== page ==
Pass-the-parcel story swap

For once, a double-whammy blog post – two posts in as many days!  But I just tried something new that I can’t wait to share.*

I started Friday’s upper-ints’ conversation lesson with a picture of my childhood home:


…and I told my students a little about it.  What the house was like, what the surroundings were like, what good memories I associated with it, what sights/sounds/smells I remember, etc.

I then told the students to think of their childhood home (or any place they’ve lived that they have good memories of) and take a few minutes to make a few notes, thinking about the sorts of things they’d just heard me describe about my home.

Then came the tricky part.  Organising the ‘story swap’.  It’s something like playing ‘pass the parcel’, but a bit more complicated to set up – but once it gets going it’s not that hard.

I demonstrated the concept first with pens – sitting in a circle, the students had to each hold their pen, then swap it with the person next to them (e.g. on their left).  They then turn to the student on the other side of them (e.g. on their right) and swap the pens they just received.  They then turn back (e.g. to their left) and swap the new pen they’ve just received… and so on, until they receive their own pen back.

By analogy, this is how they will now ‘swap’ their stories about their childhood homes.

If that doesn’t make sense, here’s a diagram showing the way students need to be paired (names invented) in alternate ’rounds’ of the activity:

 


And here’s the procedure:

Round 1
Pairs swap stories.

Round 2
New pairs swap the stories they just ‘received’ in Round 1.

Round 3
Back to original pairs, and swapping the stories they just ‘received’ in Round 2.

(And so on, for as many rounds as there are students, allowing each student’s story to make it all the way round the circle and back to him/her. So for example, 6 students = 6 rounds.)

Final round
Each student should, one last time, swap the story they just received with their partner – but this time the partner will be listening to their own story being told back to them!  Thus, they can each check which of the original details have been preserved, and which have gone awry in the ‘passing’ around the circle.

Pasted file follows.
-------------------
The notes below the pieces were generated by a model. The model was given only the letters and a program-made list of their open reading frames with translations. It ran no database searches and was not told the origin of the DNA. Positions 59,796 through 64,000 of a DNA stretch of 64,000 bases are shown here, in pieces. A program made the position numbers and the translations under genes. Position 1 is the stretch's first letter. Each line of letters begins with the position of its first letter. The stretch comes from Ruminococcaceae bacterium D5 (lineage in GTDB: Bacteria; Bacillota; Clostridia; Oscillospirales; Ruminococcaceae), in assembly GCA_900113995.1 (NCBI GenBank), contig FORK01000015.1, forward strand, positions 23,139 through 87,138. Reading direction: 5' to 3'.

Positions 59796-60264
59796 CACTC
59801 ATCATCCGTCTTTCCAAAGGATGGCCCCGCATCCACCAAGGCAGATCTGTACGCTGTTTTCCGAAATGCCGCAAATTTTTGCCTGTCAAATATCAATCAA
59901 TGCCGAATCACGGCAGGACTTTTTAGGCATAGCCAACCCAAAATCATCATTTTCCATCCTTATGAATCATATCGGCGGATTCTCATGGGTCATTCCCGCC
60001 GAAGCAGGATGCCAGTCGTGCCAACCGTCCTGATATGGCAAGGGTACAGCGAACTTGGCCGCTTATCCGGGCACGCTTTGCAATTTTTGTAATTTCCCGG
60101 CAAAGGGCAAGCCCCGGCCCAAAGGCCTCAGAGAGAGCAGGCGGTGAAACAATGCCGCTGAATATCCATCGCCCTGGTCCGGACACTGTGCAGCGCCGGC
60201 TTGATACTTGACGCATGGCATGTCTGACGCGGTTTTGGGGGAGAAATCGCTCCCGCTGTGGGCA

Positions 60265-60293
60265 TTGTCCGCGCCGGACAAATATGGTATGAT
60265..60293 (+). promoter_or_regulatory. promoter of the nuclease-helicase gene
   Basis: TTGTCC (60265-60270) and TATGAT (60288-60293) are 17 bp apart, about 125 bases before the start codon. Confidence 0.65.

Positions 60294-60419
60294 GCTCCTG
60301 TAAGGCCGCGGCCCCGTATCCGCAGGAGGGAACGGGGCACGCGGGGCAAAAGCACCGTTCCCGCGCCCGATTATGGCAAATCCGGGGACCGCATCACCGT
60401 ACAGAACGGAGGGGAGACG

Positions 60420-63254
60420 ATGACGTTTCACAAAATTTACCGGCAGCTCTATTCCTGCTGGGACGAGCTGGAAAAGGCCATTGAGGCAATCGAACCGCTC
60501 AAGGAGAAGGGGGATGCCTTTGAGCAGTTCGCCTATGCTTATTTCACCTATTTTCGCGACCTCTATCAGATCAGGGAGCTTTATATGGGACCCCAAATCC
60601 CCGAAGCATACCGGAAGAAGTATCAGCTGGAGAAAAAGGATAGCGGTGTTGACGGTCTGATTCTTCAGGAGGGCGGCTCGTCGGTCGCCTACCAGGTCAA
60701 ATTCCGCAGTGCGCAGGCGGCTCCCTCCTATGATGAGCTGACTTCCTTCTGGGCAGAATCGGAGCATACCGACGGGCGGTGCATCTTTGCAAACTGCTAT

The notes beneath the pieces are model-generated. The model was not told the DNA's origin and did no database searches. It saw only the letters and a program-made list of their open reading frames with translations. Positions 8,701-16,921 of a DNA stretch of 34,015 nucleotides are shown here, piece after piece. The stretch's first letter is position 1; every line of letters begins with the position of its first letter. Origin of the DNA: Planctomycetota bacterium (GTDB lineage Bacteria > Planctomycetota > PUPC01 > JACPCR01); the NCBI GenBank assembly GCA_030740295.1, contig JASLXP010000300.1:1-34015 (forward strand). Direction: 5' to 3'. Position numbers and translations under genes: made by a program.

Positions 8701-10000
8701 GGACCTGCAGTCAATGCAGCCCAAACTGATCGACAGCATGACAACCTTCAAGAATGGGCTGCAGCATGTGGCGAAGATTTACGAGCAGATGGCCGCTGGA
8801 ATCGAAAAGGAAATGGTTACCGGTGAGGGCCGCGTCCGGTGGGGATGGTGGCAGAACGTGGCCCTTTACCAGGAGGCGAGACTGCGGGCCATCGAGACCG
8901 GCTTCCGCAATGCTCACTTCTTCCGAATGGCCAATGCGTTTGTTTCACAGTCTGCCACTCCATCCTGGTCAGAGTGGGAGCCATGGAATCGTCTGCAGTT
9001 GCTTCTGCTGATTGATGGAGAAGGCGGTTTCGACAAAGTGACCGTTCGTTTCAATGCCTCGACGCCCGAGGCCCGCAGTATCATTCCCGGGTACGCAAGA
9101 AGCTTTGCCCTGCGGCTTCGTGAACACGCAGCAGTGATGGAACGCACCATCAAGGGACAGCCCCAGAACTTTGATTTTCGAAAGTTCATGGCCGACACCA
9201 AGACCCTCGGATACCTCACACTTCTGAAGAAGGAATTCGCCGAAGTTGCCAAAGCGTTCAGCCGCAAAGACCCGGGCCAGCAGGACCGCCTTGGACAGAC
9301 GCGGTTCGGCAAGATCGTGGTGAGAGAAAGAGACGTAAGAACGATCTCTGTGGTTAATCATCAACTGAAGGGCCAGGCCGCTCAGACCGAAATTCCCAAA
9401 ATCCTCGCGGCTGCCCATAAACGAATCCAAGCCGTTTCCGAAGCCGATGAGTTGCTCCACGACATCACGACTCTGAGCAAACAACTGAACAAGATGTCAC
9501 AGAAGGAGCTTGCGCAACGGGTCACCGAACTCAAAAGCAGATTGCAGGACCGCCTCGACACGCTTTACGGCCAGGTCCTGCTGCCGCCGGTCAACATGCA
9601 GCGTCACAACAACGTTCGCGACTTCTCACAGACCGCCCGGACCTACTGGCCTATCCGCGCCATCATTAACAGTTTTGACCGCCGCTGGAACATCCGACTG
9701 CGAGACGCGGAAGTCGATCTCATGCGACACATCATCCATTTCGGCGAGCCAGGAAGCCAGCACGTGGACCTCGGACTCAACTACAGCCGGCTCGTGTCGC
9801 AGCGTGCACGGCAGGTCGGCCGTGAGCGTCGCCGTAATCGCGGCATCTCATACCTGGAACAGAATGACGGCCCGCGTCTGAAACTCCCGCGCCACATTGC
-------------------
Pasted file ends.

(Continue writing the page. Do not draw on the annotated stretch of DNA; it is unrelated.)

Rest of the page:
An example in action: Laura’s story
Round 1
Laura tells her story to Alex.
 
Round 2
Alex passes on Laura’s story to Maria.
 
Round 3
Maria passes on Laura’s story to Pierre.
 
Round 4
Pierre passes on Laura’s story to Enrique.
 
Round 5
Enrique passes on Laura’s story to Pavla.
 
Round 6
Pavla passes Laura’s story back to Laura, who confirms its accuracy.
 
 
It’ll work with any number of students as long as it’s an even number.  If you’ve got an odd number of students, you can join the circle yourself (it just might be a bit harder to monitor language use, though not impossible).
 
Between each ‘round’ you can feed back briefly on good language use and input anything the students seem to be needing, boarding it as you go for the students to refer to in later stages.
 
Allow at least 5 minutes for each round, plus about 5 minutes between rounds for language input.  (You could spend longer on language input, but the longer the delay between students ‘receiving’ and ‘passing on’ each other’s stories, the harder it will be for them to remember the details – so it’s up to you how challenging you want to make it!)
 
When I did this today, the students quickly caught on and had a great deal of fun sharing their stories (even dissolving hopelessly into giggles at one point – hence a lesson learned for next time: better class control!).
 
If I did it again (today I had very little time left afterwards), I’d go back and revisit the language that had emerged during the task, maybe gapping some of the phrases on the whiteboard and seeing what the students could remember, or getting them to make a written record of one of the stories they’d heard/told.  As this was a conversation class, I held off that latter option, but there’s no reason why that couldn’t be a rich source of further language work with a general English class.  Or for any class with more than a speaking focus, for that matter.
 
This is just another experiment of mine lately to repeat and recycle new language, and it worked out really nicely.  It seems a bit tricky at first, but well worth it!  Would love to hear from anyone else who tries it – how it went, any variations, etc.
 
…Good luck!
 
 
*I know I was inspired by something I’d read recently, but can’t for the life of me remember what/where that was, so if I stumble across it again, I’ll update this post appropriately.
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About Laura Patsko

Senior ELT Research Manager for a major publisher. Alter egos: English language teacher, language learner, teacher trainer, linguist. Not necessarily in that order.

2 comments

  1. I love this idea, Laura – I'll definitely use it in class as soon as a can. Thanks for the inspiration!

  2. Hi Cat, glad you liked it! Let me know if you try it out and how it works. The only trouble I've had with repeating it has been if odd numbers of students turn up… then it kinda all falls apart. The teacher can join in, of course, but then it's harder to monitor and take notes!

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